Dam safety in the spotlight

8 Jul 19

The Ministry of Business, Innovation and Employment has opened consultation on proposed safety regulations for New Zealand’s large dams. The regulations would bring into effect the framework for dam safety, which could see a raft of new monitoring and compliance requirements for dams across New Zealand. Dam safety regulations were developed in 2008 but were revoked before coming into force in 2015. If you own a large dam or are a regional authority, these regulations propose potentially onerous obligations that you have the opportunity to have a say on.

Concern regarding dam safety in New Zealand has mounted due to the proliferation of agricultural dams, the age of many of New Zealand’s dams, the scale of hazards that dams are exposed to (such as earthquakes, floods and storms), and as new infrastructure is being developed downstream. In addition, a number of large dam failures overseas have brought the consequences of dam failure into the spotlight (for example the Brumadinho dam disaster in Brazil earlier this year and fatal dam failures in Kenya, Afghanistan, Laos and Myanmar in 2018).

The proposed regulations include a national safety framework for “classifiable dams”, those being:

  • at or above 4 metres in height and 20,000 cubic metres in volume; or
  • less than 4 metres in height, but at or above 30,000 cubic metres in volume.

Of the approximately 3,284 dams across New Zealand, at least 903 will meet this threshold, while 1,562 are too small and the balance of 819 will probably have to be assessed for classification. The threshold is likely to be met by dams used for a range of activities, including hydro, mining, water supply and farming.

The owners of classifiable dams will be required to engage a Recognised Engineer to assess the potential impact classification (PIC) of the dam. The PIC is based on the estimated consequences on downstream populations, property, and the environment, if a dam were to fail. If the PIC of a dam is assessed as “low”, the dam owners will have limited regular ongoing obligations. As set out in the Building Act, if the PIC is assessed as “medium” or “high”, dam owners must:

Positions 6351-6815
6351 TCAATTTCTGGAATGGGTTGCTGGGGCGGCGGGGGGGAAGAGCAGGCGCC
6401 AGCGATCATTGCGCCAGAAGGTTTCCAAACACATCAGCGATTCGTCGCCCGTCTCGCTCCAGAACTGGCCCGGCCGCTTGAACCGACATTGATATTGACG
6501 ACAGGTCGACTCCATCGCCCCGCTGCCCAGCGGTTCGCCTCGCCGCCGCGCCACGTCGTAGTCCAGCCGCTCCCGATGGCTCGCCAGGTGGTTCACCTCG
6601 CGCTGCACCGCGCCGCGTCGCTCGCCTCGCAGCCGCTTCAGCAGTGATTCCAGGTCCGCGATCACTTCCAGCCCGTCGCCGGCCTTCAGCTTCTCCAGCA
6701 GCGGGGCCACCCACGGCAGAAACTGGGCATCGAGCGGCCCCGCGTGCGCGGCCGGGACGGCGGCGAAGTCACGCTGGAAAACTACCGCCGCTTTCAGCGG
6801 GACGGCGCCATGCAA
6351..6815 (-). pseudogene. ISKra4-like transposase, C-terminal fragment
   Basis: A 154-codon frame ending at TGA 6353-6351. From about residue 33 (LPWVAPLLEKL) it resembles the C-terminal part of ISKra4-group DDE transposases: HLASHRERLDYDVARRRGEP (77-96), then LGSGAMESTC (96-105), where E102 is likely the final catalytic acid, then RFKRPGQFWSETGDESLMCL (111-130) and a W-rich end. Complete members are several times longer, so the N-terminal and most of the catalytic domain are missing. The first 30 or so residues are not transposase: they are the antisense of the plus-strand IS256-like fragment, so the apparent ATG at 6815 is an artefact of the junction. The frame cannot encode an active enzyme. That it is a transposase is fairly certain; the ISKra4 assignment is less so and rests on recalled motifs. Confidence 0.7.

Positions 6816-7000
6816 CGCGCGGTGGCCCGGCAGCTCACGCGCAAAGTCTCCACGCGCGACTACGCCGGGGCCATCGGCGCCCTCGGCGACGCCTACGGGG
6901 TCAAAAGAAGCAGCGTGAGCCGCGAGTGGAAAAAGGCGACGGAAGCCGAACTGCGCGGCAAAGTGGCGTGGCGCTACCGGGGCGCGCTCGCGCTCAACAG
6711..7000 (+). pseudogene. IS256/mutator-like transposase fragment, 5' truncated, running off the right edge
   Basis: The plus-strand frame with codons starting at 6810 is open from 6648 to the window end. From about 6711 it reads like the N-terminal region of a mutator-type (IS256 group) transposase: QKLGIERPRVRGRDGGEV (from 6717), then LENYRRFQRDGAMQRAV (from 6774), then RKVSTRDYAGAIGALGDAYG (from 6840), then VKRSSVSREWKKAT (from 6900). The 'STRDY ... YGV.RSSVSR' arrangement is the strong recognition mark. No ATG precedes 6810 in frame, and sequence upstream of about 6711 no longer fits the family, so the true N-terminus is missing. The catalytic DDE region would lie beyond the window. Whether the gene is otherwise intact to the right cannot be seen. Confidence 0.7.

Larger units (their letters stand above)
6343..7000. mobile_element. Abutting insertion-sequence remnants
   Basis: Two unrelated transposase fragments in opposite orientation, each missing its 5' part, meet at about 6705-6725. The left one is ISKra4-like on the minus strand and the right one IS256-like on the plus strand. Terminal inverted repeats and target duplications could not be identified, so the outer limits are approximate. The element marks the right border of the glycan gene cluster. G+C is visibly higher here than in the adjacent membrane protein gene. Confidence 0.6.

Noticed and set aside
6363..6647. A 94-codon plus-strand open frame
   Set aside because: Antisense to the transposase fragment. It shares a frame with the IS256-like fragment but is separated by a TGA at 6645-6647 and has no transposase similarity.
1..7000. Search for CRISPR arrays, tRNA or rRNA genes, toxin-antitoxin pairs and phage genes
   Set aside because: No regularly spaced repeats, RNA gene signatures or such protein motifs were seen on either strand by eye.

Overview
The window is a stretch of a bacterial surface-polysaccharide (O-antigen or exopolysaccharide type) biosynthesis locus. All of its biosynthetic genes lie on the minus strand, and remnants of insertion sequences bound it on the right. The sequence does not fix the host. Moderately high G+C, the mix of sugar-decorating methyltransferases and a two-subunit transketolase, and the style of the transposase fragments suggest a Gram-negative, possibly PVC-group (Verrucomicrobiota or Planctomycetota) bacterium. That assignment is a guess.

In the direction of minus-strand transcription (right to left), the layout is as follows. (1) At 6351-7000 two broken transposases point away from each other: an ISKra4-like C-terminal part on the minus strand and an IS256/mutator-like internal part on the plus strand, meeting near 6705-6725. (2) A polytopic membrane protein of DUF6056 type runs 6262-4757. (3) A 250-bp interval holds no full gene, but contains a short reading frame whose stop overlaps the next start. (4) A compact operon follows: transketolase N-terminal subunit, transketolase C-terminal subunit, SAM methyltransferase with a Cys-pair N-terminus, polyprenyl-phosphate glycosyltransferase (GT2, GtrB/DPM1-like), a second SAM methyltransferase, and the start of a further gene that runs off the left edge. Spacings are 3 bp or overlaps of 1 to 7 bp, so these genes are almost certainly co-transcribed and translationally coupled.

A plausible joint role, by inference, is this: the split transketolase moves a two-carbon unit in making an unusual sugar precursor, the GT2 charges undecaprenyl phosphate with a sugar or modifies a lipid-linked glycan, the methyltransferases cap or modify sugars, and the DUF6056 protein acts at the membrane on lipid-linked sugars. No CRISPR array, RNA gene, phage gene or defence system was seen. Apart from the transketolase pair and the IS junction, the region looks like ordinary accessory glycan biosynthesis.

• develop a dam safety assurance programme (DSAP) (to be audited and certified by a Recognised Engineer) to monitor the safety of their dam, and undertake periodic reviews of their DSAP;
  • take actions identified as necessary in the DSAP to maintain the safety of their dam, such as regular monitoring, or the inspection and maintenance of appurtenant structures; and
  • report compliance with the DSAP to their regional authority through an annual dam compliance certificate (which must include confirmation from a Recognised Engineer that, except for identified, minor items of non-compliance, all procedures in the DSAP have been complied with)

The onus will be on dam owners to provide the correct information to regional authorities. However regional authorities will be required to:

  • establish and maintain a register of dams;
  • approve, or refuse, DSAPs for medium and high PIC dams;
  • develop dam safety policies for dangerous dams, earthquake-prone dams and flood-prone dams; and
  • enforce compliance with the proposed regulations and the Building Act.


Want to know more?

More information on the proposed regulations is available here. If you have an interest in submitting Anderson Lloyd can provide specific advice on how the proposed regulations may affect your assets and whether changes are required to the regulations to make them more workable.

Submissions are due 6 August 2019


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